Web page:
// Output the XML text to std::cout
      doc->SetIndent( " " );
      doc->SetNewlines( true );
      TiXmlPrint( doc, std::cout );
      delete doc;

      This code outputs:

      <root data="&#x00;&#x01;&#x02;&#x03;&#x04;&#x05;&#x06;&#x07;&#x08;&#x09;" />

      The symbols are escaped. Loading this XML results in a "root" element which has "data" attribute with the right binary value. Note that the original version of TinyXml will load this XML file, but you will not be able to read the binary data beyond the first zero byte.

       
    • Zmey
      Zmey
      2007-11-01

      Oops, I forgot one line in my example code:
      doc->LinkEndChild(root);

      So, the code must be like this:

      std::string data;
      char binary_data[10] = { 0, 1, 2, 3, 4, 5, 6, 7, 8, 9 };
      // move binary data to std::string
      data.resize(10);
      memcpy(&data[0], binary_data, sizeof(binary_data));
      TiXmlDocument *doc = new TiXmlDocument;
      TiXmlElement *root = new TiXmlElement("root");
      // Add data to the root element
      root->SetAttribute("data", data);
      // Add node to the document.
      doc->LinkEndChild(root);
      // Output the XML text to std::cout
      doc->SetIndent( " " );
      doc->SetNewlines( true );
      TiXmlPrint( doc, std::cout );
      delete doc;

       
    • eninyo
      eninyo
      2007-11-05

      Hi Zmey,
      thanks very much for your answer.
      i d/l from the link you wrote in the reply your TinyXml. i'll try it soon.

      i didn't know that when you memcpy chars to std::string it becomes as the output you show. how 0 becomes &#x00 ?
      this makes the file be much larger because any char becomes 5 chars (the &#x preffix).

      can you give also a simle read example of the same data you wrote? how you put it again in a chars array with the correct binary values?

      what is
      doc->SetIndent( " " ); 
      doc->SetNewlines( true ); 
      does? i'm not femiliar with those commands...

      tnx again!!!!
      hope to hear from you soon,
      Eli

       
    • Zmey
      Zmey
      2007-11-12

      Hello Eli,

      > i didn't know that when you memcpy chars to std::string it becomes as the output you show. how 0 becomes &#x00 ?

      The memcpy() itself does not alter the string. I used memcpy to initialize the std::string with binary data. \000 becomes &#00 after TintXml engine escapes it.

      > this makes the file be much larger because any char becomes 5 chars (the &#x preffix).

      That's right, the output is much larger if your binary data contains lots of nonprintable characters. On the other hand, if your data is mostly text with rare inclusions of nonprintable characters, the output will actually be SHORTER than Base64-encoded data. Plus, the text will remain readable.

      > can you give also a simle read example of the same data you wrote? how you put it again in a chars array with the correct binary values?

      Note that this example code lacks error checking.

      // Create empty root document.
      TiXmlDocument doc;
      // You can read the XML text from any std::istream container. Let us read from a file.
      std::ifstream is;
      is.open("data.xml", std::ios_base::in | std::ios_base::binary);
      // Simply feed the data into the document.
      is >> doc;
      // Now get the root element.
      TiXmlElement *root = doc.RootElement();
      // And get the attribute. Note that we use pointer to std::string, not to const char.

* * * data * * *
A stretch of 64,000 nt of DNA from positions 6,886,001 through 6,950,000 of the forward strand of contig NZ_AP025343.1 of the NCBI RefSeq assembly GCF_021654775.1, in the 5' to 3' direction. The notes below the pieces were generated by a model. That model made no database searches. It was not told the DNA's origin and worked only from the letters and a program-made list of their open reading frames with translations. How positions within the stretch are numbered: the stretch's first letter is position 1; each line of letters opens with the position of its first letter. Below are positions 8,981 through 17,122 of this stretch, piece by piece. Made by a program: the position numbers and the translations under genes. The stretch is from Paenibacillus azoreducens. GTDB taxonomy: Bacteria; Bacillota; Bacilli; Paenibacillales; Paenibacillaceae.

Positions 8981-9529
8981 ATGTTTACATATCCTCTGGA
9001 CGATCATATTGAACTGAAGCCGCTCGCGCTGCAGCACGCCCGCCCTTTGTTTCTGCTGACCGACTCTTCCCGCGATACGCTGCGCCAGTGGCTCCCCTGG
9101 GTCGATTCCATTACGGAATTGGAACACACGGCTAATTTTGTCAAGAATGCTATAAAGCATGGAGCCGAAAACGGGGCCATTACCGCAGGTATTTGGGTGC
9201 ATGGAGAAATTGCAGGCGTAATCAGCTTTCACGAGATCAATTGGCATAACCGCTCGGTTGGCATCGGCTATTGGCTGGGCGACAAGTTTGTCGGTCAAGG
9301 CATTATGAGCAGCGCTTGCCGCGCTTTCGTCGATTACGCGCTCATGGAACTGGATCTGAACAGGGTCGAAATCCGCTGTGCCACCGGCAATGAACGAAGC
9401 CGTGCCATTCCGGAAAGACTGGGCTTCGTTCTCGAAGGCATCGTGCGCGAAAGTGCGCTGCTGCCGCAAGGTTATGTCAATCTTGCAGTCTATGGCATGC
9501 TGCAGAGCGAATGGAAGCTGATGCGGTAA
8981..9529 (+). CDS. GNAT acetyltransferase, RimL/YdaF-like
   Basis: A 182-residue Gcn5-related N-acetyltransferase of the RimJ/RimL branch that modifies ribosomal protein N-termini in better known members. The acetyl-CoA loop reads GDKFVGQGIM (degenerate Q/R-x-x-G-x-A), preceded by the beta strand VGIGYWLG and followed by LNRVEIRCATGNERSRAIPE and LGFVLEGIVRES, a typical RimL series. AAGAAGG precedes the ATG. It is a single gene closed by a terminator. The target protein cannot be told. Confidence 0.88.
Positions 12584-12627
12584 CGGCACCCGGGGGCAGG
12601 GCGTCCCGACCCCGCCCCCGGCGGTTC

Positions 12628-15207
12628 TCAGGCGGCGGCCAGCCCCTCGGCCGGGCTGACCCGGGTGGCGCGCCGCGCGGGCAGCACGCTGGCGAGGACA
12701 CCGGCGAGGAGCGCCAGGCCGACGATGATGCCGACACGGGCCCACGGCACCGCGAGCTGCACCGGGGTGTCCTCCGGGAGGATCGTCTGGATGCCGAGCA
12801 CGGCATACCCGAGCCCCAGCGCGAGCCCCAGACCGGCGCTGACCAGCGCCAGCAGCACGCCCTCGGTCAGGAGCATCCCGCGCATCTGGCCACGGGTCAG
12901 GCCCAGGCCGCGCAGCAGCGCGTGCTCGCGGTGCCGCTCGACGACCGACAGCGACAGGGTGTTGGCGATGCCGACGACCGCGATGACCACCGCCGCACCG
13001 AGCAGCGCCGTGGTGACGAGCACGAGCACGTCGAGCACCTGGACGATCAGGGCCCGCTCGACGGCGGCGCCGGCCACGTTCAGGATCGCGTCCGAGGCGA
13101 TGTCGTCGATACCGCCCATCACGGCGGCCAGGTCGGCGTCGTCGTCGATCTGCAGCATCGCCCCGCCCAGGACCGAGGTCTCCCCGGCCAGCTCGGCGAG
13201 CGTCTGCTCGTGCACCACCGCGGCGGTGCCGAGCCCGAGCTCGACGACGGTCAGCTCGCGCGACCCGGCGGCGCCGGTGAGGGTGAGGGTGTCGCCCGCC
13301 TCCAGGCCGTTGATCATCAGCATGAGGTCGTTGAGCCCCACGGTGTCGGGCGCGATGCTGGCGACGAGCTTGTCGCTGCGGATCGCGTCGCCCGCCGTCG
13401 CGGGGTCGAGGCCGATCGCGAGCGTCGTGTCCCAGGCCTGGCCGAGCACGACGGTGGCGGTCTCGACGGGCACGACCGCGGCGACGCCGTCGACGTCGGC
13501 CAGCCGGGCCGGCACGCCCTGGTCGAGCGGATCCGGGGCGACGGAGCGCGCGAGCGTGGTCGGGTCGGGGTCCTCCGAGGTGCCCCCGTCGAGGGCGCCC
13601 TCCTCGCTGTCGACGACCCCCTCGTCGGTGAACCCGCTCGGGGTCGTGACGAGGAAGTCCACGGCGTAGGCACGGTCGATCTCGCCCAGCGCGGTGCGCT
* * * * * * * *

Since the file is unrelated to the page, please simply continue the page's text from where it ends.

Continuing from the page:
// Also note that you need not call delete on the returned value.
      const std::string *v = root->Attribute("data");
      // Now v is a pointer to std::string (or NULL if there is no attribute called 'data').
      printf("Contents of the 'data' attribute: ");
      for(size_t i = 0; i < v->length(); i++)
      {
      printf("0x%02X ", v->[i]);
      }
      printf("\n");

       
    • Zmey
      Zmey
      2007-11-12

      oops... Forgot to answer the last question.

      > what is 
      > doc->SetIndent( " " ); 
      > doc->SetNewlines( true ); 
      > does? i'm not femiliar with those commands...

      These commands control pretty-printing.

      In original TinyXml code you use TiXmlPrinter class to print the XML data with nice formatting; in my version, you set the pretty-printing options directly on the document.

      TiXmlDocument::SetIndent(const std::string &indent): set the string that is used to for indentation. E.g., after doc->SetIndent("\t"); the output will be indented by tab characters; after doc->SetIndent("  "); the output will be indented by two spaces, etc.

      TiXmlDocument::SetNewlines( true ): if true, newlines will be added to the XML document to delimit nested elements; if false, no newlines will be added at all (so the document will be printed as one long line of text).

      You can achieve different styles by combining SetIndent() and SetNewlines().

      As for my short example above, these commands are no-ops because there is no nesting in the XML text. Just added them mechanically...

      Cheers.

       
    • Ignasi Mateos
      Ignasi Mateos
      2008-09-23

      Hi,

      I'm also interested in embedding some binary data (an image, in fact), in an XML of my own.

      I would like to know how to reference an external binary source or by using a CDATA tag.

      At the moment I'm trying to do it that way:

      <code snippet>
      ...
          FILE *fImage =_tfopen(imageFilename, _T("rb"));
          if (fImage)
          {
              if (fImage->_ptr)
              {
                  TiXmlElement *imageElem = new TiXmlElement("IMG");
                  imageElem->SetAttribute("Data", fImage->_ptr);
                  FPNetElem->LinkEndChild(imageElem); 
              }
                      fclose(fImage);
          }
      ...
      </code snippet>

      But it doesn't work propertly. Does anyone knows what I'm missing or doing wrong?

      Thanks in advance.

      Ignasi Mateos